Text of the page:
Paris was a chance for some well-rehearsed objections to be aired. Clients won’t like it. This will cost too much. You don’t know what you’re doing with the data. Any real regulatory junkie could make these arguments standing on their head whilst eating a baguette – even if there isn’t any budget for coffee.
The real question is, will anyone do anything differently when the arguments are written down? Of course, the trade associations will make the plays they are paid to make but, at the end of the day, as was made quite clear by the regulators a few times over the two days, they will be free to take their mandate where they like.
Frankly, we just have to see whether the industry can make a dent in the well laid plans after the first real set of industry feedback goes in today (1 August). Ergo, September to December is when we move beyond skirmishing. We will share a few observations about what the likely outcome of some of this skirmishing is with our members at this week’s CDMG microstructural controls deep dive, so please get in touch if you’d like to come along.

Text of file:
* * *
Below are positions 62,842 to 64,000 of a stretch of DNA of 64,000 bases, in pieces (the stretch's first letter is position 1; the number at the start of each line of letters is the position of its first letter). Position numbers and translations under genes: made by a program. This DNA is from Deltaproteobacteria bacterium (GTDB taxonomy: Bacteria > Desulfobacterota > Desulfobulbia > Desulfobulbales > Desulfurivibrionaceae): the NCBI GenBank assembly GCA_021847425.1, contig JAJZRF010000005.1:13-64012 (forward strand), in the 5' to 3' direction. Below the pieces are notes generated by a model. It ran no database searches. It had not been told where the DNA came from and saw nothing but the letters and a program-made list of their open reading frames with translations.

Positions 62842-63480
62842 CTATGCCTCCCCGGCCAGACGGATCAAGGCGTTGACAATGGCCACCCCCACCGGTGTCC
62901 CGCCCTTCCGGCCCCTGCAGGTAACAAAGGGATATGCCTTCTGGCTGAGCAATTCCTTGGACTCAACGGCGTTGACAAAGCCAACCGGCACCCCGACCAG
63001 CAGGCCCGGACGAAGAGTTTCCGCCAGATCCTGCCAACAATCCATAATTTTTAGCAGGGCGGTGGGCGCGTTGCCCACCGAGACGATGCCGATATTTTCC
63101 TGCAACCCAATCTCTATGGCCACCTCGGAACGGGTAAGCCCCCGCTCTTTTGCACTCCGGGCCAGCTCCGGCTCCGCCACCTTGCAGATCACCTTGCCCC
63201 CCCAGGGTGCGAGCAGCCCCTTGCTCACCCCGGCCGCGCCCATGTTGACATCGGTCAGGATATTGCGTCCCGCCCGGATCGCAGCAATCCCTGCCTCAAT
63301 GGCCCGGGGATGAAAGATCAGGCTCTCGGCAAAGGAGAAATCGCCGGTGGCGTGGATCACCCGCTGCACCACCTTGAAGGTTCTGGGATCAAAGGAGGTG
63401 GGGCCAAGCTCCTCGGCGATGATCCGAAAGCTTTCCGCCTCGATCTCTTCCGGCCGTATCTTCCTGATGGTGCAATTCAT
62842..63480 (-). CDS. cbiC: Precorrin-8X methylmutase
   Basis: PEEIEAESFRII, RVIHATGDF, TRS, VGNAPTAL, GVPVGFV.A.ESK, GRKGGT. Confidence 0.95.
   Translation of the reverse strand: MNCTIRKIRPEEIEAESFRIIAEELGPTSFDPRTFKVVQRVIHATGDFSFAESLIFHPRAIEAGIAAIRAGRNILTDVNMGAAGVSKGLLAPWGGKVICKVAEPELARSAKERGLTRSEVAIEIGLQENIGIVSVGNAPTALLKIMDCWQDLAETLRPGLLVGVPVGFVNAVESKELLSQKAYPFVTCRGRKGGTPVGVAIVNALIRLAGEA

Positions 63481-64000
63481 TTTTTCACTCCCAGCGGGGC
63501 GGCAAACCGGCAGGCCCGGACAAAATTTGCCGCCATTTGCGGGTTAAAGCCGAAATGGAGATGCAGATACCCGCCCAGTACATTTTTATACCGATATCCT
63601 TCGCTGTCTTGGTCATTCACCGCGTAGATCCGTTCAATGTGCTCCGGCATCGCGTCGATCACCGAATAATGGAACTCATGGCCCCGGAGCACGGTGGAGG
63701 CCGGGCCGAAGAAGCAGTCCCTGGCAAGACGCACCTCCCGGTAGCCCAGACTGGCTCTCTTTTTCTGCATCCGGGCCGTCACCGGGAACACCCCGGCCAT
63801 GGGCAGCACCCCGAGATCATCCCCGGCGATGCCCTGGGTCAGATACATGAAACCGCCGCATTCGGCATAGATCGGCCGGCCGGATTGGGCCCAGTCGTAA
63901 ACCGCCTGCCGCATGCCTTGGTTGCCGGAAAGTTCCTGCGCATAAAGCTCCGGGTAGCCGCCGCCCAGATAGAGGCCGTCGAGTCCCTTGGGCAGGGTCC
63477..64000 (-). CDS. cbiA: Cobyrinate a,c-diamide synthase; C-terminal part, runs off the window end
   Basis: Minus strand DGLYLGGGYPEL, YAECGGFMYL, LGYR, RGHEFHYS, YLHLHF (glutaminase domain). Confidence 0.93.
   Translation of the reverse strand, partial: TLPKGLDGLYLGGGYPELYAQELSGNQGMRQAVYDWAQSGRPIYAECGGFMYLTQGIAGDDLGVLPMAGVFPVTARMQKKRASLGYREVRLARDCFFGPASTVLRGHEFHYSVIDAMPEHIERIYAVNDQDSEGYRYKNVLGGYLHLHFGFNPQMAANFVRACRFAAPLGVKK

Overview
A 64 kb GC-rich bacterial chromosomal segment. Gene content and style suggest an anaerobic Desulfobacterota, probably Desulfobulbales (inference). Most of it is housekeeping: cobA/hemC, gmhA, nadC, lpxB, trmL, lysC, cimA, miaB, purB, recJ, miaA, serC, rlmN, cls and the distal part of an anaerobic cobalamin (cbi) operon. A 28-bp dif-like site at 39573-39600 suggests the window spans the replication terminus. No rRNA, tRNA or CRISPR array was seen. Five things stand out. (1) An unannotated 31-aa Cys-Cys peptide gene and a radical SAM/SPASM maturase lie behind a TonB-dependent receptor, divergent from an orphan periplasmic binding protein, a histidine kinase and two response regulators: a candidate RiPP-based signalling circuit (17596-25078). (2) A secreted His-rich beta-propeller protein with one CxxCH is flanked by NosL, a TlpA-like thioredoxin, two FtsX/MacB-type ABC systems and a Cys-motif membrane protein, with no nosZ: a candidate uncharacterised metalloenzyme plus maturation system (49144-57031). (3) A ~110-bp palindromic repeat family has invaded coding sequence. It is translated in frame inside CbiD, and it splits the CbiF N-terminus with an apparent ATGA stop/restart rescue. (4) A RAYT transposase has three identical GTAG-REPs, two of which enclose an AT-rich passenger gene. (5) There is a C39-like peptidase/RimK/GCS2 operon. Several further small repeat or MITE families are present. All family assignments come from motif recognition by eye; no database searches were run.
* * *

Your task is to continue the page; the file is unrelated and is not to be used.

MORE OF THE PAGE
However, there are a few big themes we can highlight now about the shape of the battle to come:
- A war of words and deltas. The MiFID II conversation has become far more detailed and far more prescriptive at this early stage than the framers of MIFID I could ever have imagined. The ISD, which MiFID I replaced, was fewer than 20 pages. MiFID I weighed in at a total of 4,300 at the end of the day. Now that we have seen the intensity of ESMA’s ticking and tying every subarticle and recital into a prescriptive framework, we fear MiFID II will come in at 25,000 pages when all is said and done. Say what you’d like about principles versus prescription, whatever the question, it will need to be answered and the differences that this answer implies will reflect the size of your change programme and impact on your business. As ever, the devil is in the delta – both between MiFID I and II and between MiFID II and other regulatory efforts. A number of terms like ‘liquid’ and ‘economic’ are being used in different places to refer to different concepts – so pay attention.